Mokhiber: There is an argument Ari, that any patients' bill of rights
bill, no matter what the approach, is bound to fail. This argument was
put forth most recently by Marcia Angell, who is the former head of the
New England Journal of Medicine, in a New York Times column a couple
days ago, "A Wrong Turn on Patients' Rights."
She argues as follow. She says: "It is becoming apparent to nearly
everyone that our experiment with private managed care has failed. The
system is imploding and a patients' bill, by increasing costs, will
accelerate its demise."
Then she says: "The answer is a single-payer bill that covers everyone
and more efficiently uses the resources we allocate to health care. This
is tantamount to extending Medicare to all Americans."
Two questions: one, do you believe that this private system has failed.
And why not Medicare for all?
Ari Fleischer: The President believes very strongly that people should
have the right to have choices in health care marketplace. And for some
people they will voluntarily want to have managed care. For other
people, they will want to have fee-for-service care. For other people they will want to have PPOs -- provider sponsored organization care. For
some people, medical savings accounts make sense.
But the point is, health care should be in the hands of consumers. They
should be empowered to be able to enter the marketplace to get the
insurance and the health care that they think is best for them and their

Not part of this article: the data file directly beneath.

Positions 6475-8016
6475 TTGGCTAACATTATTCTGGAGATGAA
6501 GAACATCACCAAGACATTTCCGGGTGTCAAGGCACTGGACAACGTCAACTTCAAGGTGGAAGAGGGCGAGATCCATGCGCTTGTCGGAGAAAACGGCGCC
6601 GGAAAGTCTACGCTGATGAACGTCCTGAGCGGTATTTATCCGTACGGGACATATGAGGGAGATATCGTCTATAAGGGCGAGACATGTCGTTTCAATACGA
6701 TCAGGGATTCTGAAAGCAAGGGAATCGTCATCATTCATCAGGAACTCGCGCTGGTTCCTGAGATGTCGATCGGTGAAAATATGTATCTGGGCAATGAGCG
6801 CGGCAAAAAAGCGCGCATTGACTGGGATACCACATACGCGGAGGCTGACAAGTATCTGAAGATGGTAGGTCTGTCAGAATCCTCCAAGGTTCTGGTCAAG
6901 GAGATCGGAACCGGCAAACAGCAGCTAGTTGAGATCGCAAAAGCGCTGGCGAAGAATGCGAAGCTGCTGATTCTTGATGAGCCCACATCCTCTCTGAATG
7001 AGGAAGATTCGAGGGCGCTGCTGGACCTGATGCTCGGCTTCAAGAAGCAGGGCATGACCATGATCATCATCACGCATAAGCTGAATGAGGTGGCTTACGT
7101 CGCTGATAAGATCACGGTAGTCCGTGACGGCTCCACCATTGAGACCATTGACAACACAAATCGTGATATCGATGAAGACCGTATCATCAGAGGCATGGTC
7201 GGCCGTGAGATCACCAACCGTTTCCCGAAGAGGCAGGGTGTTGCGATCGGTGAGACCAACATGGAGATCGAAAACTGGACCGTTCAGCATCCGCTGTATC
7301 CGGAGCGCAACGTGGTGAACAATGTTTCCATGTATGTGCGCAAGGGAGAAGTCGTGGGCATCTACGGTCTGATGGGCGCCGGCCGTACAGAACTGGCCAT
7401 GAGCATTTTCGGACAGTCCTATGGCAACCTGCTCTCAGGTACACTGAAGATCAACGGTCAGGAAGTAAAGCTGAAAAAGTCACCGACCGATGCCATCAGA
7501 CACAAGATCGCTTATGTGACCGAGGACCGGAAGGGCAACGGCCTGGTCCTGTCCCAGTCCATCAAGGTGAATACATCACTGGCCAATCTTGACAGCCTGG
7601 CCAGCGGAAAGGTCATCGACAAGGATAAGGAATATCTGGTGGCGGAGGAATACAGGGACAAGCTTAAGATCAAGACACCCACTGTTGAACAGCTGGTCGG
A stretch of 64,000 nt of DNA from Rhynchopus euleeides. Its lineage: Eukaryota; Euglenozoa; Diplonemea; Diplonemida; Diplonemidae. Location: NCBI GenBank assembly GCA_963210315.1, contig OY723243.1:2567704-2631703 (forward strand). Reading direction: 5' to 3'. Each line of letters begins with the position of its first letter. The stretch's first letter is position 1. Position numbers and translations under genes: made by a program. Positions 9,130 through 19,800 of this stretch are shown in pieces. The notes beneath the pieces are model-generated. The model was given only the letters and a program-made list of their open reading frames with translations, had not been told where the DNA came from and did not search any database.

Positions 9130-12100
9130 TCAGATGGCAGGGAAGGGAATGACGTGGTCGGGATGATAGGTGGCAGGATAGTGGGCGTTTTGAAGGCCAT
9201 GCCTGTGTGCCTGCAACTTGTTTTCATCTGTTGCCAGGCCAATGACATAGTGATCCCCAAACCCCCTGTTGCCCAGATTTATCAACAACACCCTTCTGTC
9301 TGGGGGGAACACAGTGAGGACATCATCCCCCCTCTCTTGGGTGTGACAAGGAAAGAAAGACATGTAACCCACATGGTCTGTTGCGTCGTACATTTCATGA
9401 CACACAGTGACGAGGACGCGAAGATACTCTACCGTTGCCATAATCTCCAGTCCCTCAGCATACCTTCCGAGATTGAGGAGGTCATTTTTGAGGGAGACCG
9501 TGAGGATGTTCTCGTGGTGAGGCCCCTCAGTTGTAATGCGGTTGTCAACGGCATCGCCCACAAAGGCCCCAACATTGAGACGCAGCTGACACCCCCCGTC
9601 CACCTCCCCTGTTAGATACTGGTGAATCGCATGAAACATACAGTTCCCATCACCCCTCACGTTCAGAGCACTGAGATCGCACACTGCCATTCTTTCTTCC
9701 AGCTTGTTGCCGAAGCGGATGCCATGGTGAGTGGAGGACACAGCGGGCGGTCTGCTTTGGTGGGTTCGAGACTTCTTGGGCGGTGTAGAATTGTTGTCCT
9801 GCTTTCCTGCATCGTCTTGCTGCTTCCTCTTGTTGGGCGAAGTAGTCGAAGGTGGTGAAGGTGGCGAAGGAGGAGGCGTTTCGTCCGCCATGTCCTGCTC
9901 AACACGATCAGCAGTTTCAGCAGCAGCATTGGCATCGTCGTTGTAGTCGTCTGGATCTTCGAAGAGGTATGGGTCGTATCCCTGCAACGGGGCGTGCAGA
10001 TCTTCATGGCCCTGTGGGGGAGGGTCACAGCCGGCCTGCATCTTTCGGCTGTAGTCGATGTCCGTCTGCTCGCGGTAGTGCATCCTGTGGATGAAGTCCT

There are many people in this room who wrote extensively about senior
citizens who lost their HMOs because HMOs do not have sufficient
reimbursement rates, which Congress fixed, and President Clinton signed
into law late last year to increase reimbursements for HMOs.
And many seniors said thank you to President Clinton and the federal
government, because it reserved the option that they themselves chose.
And through HMOs, many seniors have access to drugs, for example, which
they cannot get through Medicare.
So, the President believes the answer is empowering consumers with
Mokhiber: But just to follow up, if in fact that is the argument, why
not just repeal Medicare and give the seniors total choice?
Ari Fleischer: Seniors are increasingly receiving choices as a result of
some of the reforms created in 1997 that President Clinton signed into
law, seniors did for the first time have more choices available to them
under Medicare. Seniors, for example, for the first time, have medical
savings accounts. Seniors, as you indicate, are in HMOs, if they want to
be in HMOs. Seniors have to pay Medigap, however. Medigap is very
Mokhiber: Why not repeal Medicare?
Ari Fleischer: The President believes very deeply that we maintain
Medicare. He believes it so deeply that he wants to make sure the system
is there for younger workers, young people, and that's why he proposes
to save Medicare, because Medicare, like Social Security, is going